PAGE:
Using data from the first wave of the Netherlands Kinship Panel Study (NKPS) for 2867 women and 2195 men aged 40 to 79, this study examines to what extent educational, employment and marital pathways shape the likelihood of remaining childless, and whether these pathways are gendered. The findings indicate that women and men have distinctive pathways into childlessness. Educational attainment increases the likelihood of remaining childless among women only. A stable career increases the likelihood of remaining childless among women, but it increases the likelihood of entering fatherhood. Years without a partner is positively associated with childlessness among both women and men. Not having had a partnership and having had multiple partnerships are strong determinants of childlessness, especially among men.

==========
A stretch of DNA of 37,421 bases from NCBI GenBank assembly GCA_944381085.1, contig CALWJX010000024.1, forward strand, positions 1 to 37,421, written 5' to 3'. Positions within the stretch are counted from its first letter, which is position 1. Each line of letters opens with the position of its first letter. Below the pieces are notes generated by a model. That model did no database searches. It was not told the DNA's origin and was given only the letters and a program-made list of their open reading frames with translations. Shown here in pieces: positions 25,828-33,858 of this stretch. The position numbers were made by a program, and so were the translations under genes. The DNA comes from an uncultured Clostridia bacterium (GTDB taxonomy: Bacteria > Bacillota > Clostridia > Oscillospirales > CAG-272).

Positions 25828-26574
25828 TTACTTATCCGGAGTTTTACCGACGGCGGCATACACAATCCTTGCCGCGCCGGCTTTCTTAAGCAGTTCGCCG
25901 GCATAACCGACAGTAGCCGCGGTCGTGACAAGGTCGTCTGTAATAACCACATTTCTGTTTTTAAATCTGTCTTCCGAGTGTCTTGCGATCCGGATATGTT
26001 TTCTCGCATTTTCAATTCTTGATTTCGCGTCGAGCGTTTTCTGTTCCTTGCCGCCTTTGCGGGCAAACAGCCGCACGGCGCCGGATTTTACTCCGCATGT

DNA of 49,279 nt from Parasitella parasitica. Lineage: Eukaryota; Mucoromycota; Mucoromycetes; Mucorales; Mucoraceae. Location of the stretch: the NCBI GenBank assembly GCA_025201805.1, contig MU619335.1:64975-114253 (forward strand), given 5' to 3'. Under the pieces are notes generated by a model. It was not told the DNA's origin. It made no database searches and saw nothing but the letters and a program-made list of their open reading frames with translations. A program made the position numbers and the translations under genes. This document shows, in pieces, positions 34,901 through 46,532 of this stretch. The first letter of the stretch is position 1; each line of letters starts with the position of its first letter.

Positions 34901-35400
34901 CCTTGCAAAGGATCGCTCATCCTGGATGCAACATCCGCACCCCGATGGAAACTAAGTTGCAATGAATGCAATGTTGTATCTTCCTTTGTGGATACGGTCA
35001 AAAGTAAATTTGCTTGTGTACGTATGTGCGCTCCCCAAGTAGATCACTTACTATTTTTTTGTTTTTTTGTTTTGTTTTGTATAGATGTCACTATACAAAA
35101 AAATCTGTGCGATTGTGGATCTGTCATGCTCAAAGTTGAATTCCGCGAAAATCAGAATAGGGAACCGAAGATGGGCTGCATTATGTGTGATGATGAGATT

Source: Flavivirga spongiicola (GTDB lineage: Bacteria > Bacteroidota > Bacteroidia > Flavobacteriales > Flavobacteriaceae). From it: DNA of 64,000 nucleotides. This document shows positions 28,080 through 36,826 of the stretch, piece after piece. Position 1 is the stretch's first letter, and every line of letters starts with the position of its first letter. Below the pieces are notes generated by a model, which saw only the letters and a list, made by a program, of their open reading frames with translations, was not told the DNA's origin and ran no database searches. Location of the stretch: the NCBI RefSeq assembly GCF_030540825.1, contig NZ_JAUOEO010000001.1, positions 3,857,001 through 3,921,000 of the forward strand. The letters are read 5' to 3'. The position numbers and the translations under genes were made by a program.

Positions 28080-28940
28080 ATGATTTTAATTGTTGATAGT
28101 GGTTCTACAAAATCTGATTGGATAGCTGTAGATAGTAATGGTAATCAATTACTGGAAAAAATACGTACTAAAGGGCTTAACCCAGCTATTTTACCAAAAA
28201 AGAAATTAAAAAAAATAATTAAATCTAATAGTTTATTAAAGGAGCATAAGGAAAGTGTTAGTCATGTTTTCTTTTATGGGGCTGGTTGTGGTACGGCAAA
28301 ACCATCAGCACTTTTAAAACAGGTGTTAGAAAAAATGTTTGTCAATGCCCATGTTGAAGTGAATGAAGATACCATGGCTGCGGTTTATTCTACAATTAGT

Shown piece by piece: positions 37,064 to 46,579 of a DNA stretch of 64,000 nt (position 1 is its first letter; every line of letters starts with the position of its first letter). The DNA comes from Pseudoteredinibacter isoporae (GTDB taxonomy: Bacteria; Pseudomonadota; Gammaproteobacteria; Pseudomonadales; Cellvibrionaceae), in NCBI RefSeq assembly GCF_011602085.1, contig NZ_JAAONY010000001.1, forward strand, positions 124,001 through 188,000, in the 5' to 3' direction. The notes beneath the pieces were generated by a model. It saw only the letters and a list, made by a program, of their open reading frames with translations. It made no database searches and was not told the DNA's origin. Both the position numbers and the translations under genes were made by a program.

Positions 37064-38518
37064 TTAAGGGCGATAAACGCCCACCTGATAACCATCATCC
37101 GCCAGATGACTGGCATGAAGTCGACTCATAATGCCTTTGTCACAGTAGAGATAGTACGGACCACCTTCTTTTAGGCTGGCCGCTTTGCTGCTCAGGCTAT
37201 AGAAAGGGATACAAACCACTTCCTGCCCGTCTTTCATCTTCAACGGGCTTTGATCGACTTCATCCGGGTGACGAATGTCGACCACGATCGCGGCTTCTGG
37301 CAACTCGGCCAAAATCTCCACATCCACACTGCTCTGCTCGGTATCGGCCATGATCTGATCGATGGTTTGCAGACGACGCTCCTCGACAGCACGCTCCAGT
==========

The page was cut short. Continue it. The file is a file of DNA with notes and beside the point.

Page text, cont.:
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Journal of Biosocial Science
Department of Sociology

Keizer, R., Dykstra, P., & Jansen, M. (2007). Pathways into childlessness: Evidence of gendered life course dynamics. Journal of Biosocial Science, 40(6), 863–878. doi:10.1017/S0021932007002660